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Conversion: Heroes And Their Sociological Redemption

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Chapter Summary

It is religion not ideology that marks the great divisions of culture and it is the boundaries between Christianity and Islam that occasion distress and anxiety. Those who move between these boundaries do so in ways difficult to discern for sociologists who see the world with secular eyes. The convert is the one who comes to unsettle their vision of the world. What is his place in sociology? Is he a hero or a villain? In whatever case, the convert springs from modernity with distinctive properties of ambiguity ripe for sociological arbitration. Up to very recently, sociological interest in conversion centered on recruitment to cults and sects, euphemistically termed new religious movements. These sociological interests reflected public anxieties over questions of whether these converts were brainwashed or in some way exploited. Study of these movements dominated the sociology of religion in the 1980s and 1990s.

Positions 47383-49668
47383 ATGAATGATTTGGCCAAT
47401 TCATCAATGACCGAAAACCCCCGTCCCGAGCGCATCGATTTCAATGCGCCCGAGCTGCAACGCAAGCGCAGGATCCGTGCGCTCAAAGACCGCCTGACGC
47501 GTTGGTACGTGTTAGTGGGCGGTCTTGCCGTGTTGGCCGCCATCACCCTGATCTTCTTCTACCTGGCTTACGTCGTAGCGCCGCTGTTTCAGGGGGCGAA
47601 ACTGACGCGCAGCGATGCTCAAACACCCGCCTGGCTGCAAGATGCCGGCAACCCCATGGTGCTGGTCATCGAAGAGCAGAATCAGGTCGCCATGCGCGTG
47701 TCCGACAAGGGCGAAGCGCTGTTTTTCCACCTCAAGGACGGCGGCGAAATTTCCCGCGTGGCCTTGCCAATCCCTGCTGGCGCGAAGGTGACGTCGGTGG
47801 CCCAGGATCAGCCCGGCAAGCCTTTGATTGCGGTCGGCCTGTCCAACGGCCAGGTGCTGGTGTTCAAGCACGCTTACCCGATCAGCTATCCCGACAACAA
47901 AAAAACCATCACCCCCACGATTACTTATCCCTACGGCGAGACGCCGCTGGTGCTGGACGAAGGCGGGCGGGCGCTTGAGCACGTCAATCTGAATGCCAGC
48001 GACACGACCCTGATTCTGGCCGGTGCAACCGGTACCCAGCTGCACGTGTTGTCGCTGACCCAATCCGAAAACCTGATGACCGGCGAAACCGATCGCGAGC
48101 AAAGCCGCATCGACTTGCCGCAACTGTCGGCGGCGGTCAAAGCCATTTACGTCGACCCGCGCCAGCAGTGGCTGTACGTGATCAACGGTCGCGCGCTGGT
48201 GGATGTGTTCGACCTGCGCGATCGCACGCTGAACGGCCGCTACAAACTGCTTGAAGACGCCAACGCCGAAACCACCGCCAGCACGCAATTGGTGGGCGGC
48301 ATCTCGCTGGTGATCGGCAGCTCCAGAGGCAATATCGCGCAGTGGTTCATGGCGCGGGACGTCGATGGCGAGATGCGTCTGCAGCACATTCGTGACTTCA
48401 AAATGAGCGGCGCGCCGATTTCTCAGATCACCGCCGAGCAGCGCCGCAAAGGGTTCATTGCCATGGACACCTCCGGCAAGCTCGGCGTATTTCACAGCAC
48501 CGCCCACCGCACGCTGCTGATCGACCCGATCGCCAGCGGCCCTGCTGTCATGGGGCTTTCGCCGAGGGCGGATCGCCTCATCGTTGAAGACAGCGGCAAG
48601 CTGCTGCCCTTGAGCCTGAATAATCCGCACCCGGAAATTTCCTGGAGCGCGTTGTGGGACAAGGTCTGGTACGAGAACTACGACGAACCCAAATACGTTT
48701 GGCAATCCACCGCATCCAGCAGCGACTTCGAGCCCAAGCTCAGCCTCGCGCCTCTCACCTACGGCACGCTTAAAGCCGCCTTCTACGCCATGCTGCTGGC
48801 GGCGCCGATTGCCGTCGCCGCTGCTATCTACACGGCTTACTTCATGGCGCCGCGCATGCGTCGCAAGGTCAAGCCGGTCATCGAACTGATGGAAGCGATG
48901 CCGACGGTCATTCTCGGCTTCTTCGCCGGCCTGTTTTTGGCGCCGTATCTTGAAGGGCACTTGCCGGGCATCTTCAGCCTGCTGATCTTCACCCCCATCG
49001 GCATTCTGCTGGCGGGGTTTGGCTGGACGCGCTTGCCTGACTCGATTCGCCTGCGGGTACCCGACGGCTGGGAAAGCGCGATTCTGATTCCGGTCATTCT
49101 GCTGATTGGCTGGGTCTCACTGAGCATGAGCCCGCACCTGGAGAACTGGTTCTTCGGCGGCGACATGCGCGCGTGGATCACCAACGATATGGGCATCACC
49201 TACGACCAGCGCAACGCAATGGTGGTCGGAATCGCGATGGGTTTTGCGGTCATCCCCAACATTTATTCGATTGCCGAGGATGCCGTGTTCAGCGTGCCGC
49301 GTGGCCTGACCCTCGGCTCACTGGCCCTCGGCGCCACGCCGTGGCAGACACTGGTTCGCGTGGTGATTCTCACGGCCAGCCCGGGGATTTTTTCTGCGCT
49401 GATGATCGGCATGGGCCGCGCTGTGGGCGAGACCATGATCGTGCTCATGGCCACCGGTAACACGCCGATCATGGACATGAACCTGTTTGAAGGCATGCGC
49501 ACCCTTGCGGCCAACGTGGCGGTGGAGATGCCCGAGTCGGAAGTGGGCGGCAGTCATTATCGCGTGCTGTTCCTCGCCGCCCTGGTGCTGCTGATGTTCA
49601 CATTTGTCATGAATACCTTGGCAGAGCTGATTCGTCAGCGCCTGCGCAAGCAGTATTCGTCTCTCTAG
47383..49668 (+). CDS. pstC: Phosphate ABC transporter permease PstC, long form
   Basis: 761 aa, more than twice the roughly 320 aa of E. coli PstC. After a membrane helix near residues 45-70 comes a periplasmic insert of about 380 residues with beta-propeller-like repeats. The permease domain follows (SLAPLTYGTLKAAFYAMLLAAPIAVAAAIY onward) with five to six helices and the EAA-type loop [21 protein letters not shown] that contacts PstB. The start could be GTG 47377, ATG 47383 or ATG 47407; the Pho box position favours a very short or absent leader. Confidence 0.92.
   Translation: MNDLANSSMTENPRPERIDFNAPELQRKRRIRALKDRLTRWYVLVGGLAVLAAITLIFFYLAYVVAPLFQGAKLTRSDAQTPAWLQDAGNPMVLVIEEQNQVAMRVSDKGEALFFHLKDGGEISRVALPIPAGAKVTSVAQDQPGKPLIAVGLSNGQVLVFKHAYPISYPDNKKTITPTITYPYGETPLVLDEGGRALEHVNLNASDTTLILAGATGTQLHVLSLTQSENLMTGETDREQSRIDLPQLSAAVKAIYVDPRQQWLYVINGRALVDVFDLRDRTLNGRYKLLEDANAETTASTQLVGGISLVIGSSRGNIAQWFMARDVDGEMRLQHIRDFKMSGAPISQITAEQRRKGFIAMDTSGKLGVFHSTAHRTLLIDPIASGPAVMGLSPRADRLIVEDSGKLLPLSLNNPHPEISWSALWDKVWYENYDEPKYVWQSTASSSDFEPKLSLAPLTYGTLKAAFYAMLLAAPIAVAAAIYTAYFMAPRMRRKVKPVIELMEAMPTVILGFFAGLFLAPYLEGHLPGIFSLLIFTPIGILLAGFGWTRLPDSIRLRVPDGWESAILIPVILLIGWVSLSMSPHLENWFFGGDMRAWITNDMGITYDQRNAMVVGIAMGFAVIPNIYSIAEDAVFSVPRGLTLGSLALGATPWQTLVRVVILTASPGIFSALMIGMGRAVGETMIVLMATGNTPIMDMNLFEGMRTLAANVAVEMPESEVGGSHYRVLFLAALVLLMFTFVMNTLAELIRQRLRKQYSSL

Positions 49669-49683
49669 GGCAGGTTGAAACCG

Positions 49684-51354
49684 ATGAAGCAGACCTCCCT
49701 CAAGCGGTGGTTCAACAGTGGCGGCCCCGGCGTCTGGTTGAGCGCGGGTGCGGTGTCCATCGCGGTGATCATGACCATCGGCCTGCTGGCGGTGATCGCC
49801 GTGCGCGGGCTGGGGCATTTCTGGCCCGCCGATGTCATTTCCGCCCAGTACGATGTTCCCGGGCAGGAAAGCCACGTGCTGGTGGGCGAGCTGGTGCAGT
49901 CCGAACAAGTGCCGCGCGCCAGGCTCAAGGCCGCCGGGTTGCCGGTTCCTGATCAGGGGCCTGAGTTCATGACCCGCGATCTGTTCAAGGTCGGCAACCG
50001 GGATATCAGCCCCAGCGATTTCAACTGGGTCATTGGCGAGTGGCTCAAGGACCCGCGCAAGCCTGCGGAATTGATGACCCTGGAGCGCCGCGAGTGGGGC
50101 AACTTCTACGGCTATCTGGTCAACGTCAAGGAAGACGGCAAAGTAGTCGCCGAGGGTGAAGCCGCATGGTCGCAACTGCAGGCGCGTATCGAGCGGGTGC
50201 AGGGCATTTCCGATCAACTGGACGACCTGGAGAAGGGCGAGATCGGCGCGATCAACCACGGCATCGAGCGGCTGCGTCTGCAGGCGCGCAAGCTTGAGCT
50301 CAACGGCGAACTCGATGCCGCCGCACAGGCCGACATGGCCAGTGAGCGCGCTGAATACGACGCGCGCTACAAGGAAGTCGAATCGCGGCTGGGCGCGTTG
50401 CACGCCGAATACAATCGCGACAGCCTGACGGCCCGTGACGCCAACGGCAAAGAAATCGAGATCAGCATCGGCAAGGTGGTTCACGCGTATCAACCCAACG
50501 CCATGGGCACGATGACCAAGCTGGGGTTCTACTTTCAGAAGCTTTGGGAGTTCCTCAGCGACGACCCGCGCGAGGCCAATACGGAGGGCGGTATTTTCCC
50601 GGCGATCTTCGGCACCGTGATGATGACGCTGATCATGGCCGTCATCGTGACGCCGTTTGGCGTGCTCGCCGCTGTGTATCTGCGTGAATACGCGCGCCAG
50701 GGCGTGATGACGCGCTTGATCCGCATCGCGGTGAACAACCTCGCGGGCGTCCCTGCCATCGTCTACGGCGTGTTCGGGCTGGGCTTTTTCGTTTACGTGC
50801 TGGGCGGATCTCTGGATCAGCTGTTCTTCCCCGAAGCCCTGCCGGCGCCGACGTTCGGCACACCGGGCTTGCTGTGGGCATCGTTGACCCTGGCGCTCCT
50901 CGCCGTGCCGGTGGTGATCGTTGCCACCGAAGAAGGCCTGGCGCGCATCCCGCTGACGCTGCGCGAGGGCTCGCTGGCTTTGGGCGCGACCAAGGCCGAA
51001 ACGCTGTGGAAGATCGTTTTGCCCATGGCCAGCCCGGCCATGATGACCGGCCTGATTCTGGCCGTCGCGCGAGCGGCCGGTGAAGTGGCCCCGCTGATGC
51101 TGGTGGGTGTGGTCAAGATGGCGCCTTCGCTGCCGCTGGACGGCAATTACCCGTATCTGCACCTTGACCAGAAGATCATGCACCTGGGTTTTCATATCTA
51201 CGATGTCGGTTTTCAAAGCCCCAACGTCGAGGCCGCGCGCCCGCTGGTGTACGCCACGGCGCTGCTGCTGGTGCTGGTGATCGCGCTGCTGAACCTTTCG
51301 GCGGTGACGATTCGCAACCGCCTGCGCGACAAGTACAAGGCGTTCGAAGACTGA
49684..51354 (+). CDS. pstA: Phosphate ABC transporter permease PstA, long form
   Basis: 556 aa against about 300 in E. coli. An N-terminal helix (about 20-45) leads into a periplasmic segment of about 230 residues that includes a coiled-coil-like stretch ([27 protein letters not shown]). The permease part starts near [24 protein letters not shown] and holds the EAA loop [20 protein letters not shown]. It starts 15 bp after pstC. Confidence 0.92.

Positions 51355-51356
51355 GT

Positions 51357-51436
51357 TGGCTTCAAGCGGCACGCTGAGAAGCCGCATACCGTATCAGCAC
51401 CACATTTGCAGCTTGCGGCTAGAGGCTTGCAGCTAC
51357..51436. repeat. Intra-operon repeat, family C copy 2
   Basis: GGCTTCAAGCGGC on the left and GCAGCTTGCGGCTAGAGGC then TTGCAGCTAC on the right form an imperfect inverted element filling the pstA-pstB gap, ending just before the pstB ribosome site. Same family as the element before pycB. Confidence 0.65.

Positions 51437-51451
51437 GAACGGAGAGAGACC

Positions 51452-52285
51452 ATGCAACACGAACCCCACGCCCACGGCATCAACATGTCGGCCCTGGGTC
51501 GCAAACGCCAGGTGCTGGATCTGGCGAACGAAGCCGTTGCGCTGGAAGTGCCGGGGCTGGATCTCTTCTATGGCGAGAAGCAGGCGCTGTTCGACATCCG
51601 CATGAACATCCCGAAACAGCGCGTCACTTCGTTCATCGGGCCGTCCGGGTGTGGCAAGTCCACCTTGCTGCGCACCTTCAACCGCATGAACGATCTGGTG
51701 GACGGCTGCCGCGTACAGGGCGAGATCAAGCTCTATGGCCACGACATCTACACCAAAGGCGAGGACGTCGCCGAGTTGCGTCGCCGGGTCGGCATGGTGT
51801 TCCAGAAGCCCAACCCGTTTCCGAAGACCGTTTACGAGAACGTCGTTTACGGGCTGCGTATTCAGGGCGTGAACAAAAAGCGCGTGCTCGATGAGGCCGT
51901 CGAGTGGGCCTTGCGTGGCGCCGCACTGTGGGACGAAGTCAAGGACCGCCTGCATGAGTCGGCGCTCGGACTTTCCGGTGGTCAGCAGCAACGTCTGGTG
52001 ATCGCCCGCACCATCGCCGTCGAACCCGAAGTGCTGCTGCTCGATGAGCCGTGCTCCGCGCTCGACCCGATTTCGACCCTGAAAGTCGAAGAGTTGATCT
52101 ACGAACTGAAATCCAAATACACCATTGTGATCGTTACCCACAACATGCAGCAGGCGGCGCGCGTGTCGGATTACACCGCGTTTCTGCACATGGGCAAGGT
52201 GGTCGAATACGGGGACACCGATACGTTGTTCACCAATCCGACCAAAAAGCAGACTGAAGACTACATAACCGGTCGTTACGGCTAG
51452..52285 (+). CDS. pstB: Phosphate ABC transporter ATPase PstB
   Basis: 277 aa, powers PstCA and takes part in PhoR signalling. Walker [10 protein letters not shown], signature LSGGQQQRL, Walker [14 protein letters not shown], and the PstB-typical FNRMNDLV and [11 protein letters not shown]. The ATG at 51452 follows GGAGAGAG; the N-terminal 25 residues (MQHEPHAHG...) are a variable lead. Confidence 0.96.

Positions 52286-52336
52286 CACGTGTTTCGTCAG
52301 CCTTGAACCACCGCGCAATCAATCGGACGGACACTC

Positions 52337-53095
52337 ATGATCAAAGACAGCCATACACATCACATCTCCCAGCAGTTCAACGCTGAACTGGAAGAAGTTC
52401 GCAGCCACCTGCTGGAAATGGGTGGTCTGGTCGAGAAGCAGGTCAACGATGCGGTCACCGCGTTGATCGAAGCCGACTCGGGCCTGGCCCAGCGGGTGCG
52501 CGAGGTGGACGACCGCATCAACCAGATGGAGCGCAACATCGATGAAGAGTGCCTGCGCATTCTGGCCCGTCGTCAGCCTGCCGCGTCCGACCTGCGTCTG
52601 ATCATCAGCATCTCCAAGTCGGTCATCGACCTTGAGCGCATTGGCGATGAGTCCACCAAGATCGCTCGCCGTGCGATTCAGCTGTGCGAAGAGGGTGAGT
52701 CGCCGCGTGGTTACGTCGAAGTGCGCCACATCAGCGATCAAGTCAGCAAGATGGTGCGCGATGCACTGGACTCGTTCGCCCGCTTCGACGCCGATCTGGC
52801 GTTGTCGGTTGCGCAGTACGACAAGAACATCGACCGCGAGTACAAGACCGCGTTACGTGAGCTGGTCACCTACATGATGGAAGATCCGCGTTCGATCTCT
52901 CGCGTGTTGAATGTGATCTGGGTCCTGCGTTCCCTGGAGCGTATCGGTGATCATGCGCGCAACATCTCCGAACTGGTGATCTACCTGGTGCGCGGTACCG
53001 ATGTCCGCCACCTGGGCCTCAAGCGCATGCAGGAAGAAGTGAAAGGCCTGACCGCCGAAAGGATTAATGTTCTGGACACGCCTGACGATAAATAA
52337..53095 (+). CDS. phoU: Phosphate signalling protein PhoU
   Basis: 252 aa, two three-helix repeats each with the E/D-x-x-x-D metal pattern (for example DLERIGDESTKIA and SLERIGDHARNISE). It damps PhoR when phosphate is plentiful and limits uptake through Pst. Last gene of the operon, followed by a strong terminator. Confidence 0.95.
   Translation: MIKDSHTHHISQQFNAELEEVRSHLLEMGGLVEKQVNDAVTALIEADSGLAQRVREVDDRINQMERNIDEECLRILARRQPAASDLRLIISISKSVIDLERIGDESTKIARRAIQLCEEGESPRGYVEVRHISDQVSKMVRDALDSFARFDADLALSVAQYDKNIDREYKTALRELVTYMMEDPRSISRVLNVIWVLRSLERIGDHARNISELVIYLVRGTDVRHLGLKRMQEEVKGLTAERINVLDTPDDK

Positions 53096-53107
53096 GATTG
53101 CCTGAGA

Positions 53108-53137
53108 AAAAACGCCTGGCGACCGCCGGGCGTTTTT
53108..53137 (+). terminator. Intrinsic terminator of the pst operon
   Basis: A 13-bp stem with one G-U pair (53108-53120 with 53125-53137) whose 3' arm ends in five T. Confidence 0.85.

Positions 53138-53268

Keywords: brainwashed; Christianity; conversion; Islam; religious movements; sociological arbitration



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